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Wolves in the Throne Room - Primordial Arcana Music Album Reviews

Wolves in the Throne Room - Primordial Arcana Music Album Reviews
Working out of their home studio in the Washington woods, experimentally minded brothers Nathan and Aaron Weaver return to their roots in atmospheric black metal, but they no longer sound like pioneers.

Wolves in the Throne Room’s early albums imbued black metal’s towering riffs and pummeling drums with a striking sense of place. Brothers Nathan and Aaron Weaver shared a deep communion with the forests and rivers of the Pacific Northwest, and they sought to capture that beauty and power in music. Their so-called Cascadian black metal felt like a uniquely North American answer to the frostbitten sound of Norwegian bands like Immortal and Enslaved. On Primordial Arcana, the band’s disappointing seventh album, they sound like they need to come out of the woods.

In the decade since Wolves in the Throne Room released the excellent Celestial Lineage, they’ve seemed adrift. On 2014’s Celestite, they eschewed black metal for a pale imitation of Popol Vuh’s kosmische synth experiments, while on its follow-up, Thrice Woven, they made a conscious return to black metal, with results that took cues from their best albums but felt limp in execution. Primordial Arcana is another misstep. Though WITTR are apparently firmly committed to making black metal again, they’ve started to sound like any of a million other bands aping the Cascadian formula the Weavers helped create. Some of their boldest experiments have been failures, but failure would at least be more interesting than the rut they’re stuck in now.

To the band’s credit, they do still know how to write a stirring black-metal song. “Mountain Magick” opens the album promisingly enough. An ominous synth drone twists itself into a muted melody before giving way to a propulsive riff and a blasting drum pattern from Aaron Weaver, who sounds as spry behind the kit as ever. The rest of the song unfolds with grace, if not necessarily any surprises. Historically, much of the power of WITTR’s best work has come from its ability to entrance the listener through repetition and hypnotic, densely layered riffing. “Mountain Magick” never quite finds that mesmeric groove. All but one track on Primordial Arcana clocks in shy of the 10-minute mark, and while it’s likely the brothers were trying to make their music more direct, they end up sounding like they’ve run out of steam. The lone exception, the imposing “Masters of Rain and Storm,” is the finest song on the album, and the one that most evokes the WITTR of old.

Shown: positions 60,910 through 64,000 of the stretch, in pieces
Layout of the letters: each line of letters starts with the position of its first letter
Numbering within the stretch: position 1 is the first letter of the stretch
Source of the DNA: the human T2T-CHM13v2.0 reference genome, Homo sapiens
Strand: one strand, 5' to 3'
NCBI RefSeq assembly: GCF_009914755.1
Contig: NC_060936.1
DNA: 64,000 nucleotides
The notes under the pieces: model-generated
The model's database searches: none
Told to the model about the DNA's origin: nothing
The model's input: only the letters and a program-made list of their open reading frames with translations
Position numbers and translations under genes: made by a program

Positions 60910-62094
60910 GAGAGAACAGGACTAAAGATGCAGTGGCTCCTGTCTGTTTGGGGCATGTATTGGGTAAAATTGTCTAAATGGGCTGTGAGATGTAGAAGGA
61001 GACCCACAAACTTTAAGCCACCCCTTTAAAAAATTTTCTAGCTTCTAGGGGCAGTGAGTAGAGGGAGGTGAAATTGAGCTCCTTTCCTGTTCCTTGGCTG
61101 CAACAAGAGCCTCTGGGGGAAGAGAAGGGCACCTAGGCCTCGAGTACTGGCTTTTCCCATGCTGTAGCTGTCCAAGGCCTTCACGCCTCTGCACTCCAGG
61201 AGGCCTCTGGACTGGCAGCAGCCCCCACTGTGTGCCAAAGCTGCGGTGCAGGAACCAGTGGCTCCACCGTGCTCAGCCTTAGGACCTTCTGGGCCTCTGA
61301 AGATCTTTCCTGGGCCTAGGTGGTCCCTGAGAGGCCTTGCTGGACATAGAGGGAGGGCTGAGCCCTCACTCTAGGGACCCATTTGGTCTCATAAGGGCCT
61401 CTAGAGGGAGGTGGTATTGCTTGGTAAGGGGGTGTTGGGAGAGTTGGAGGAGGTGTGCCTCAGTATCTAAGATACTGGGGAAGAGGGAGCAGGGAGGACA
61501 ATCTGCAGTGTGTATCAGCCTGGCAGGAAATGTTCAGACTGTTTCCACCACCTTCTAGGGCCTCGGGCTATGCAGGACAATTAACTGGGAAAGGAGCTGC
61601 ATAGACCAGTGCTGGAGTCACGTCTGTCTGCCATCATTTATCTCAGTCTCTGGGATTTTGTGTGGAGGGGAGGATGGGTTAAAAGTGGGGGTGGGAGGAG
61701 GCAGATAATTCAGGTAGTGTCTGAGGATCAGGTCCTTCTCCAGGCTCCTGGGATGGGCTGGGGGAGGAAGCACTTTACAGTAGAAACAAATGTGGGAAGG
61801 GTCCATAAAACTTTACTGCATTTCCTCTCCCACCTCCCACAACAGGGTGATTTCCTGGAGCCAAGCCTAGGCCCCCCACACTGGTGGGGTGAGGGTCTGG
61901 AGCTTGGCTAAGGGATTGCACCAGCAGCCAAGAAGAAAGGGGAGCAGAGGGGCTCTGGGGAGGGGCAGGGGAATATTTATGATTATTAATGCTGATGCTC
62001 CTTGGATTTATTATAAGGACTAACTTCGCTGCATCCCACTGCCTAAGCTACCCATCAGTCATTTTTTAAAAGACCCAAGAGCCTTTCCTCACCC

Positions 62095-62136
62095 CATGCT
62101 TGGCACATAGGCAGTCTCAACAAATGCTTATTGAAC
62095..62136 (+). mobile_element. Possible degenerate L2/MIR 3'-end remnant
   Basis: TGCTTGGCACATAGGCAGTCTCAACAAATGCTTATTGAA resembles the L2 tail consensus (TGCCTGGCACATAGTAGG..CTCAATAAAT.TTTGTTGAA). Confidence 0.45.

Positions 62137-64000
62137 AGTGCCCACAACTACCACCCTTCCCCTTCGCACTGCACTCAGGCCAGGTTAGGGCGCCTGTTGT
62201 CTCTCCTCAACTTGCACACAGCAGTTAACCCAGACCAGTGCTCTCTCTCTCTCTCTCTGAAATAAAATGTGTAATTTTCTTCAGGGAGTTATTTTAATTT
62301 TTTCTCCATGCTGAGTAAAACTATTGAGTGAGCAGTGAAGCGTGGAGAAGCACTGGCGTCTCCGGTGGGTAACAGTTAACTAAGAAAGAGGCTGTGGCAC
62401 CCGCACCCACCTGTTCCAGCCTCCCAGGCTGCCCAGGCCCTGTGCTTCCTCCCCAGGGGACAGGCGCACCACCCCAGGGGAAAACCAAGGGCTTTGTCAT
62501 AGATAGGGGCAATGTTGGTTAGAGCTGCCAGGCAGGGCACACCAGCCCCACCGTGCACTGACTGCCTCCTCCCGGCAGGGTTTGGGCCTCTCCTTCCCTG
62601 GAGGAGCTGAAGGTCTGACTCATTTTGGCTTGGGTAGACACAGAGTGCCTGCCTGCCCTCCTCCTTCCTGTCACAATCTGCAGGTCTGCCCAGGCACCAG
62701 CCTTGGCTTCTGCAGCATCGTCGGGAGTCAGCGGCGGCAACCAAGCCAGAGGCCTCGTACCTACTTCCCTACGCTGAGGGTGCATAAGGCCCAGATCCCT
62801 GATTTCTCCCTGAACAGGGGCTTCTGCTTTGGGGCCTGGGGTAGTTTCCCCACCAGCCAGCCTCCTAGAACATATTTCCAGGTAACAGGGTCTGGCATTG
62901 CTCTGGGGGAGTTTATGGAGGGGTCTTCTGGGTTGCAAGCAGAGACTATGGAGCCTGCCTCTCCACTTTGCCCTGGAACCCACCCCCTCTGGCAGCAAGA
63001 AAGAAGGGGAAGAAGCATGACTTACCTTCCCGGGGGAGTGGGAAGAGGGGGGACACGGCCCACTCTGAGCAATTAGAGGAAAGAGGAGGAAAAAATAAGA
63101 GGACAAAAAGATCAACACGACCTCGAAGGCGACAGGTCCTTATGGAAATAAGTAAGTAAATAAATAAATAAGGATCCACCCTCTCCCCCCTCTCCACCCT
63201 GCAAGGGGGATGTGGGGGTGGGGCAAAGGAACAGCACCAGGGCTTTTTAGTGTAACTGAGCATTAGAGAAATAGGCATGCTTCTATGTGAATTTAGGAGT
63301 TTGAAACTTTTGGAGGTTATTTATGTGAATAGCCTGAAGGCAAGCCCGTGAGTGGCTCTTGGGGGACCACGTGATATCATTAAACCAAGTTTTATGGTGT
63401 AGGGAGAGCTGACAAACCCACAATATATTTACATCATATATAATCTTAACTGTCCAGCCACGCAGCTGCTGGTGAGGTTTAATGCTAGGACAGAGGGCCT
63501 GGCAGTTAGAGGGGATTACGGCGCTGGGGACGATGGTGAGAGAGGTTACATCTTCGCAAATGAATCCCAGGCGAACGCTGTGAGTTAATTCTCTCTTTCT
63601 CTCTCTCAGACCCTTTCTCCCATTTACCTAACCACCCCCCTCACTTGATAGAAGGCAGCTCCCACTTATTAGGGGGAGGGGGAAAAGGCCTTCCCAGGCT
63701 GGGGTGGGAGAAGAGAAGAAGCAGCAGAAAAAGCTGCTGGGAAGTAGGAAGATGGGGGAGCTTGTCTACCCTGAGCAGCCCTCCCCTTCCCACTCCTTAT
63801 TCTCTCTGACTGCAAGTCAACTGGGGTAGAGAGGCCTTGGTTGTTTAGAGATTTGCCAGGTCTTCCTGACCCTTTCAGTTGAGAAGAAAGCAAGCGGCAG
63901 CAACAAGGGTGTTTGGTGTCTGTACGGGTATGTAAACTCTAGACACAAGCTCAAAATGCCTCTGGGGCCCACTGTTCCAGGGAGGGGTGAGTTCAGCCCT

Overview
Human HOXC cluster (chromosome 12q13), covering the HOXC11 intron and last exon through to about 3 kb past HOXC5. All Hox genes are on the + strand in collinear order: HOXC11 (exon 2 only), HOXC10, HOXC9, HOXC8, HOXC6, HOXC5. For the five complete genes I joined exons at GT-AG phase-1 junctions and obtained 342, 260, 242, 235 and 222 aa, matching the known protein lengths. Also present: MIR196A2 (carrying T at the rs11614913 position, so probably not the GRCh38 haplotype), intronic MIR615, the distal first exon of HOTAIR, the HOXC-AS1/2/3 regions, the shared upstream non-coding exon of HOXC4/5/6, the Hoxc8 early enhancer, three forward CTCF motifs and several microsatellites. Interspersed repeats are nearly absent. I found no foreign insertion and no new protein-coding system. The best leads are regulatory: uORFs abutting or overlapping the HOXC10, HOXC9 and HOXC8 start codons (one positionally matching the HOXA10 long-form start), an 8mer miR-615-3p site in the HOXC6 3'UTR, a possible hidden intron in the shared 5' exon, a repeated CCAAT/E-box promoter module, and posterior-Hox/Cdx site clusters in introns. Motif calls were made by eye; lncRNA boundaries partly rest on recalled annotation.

Synthesizers, while not as front and center as they were on Celestite, remain omnipresent in this incarnation of WITTR. The band has cited the symphonic black metal of the ’90s as a key reference point for Primordial Arcana, and when the synths mimic a vast choir or take over a main melody from the guitars, you can hear that influence. Some of the best moments on the album echo Anthems to the Welkin at Dusk­-era Emperor. Yet even this feels like a missed opportunity. Rather than using their doubtlessly impressive collection of synths to create something novel, WITTR sound content to borrow from their past. We’re living in something of a golden age for atmospheric black metal right now, with dozens of bands carving thrilling new tributaries of the sound the Weavers pioneered. They don’t sound especially interested in being trailblazers anymore.

The Weaver brothers and bandmate Kody Keyworth did nearly everything themselves on Primordial Arcana, including producing and mixing the record in their newly built home studio in the Washington woods. A lack of outside input can help a band bring a fierce, uncompromising vision to life. It can also excuse self-satisfaction, and unfortunately, it sounds like that’s what happened when WITTR opted not to work with an outside producer for the first time. The Weavers have no trouble sounding like themselves, but another voice in the room might have helped them flesh out some of the underexplored ideas on Primordial Arcana. Like the still life that adorns its cover, the album can be beautiful, but it’s fundamentally inert.
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About Wanni Arachchige Udara Madusanka Perera

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Wolves in the Throne Room - Primordial Arcana Music Album Reviews Wolves in the Throne Room - Primordial Arcana Music Album Reviews Reviewed by Wanni Arachchige Udara Madusanka Perera on Tuesday, August 31, 2021 Rating: 5

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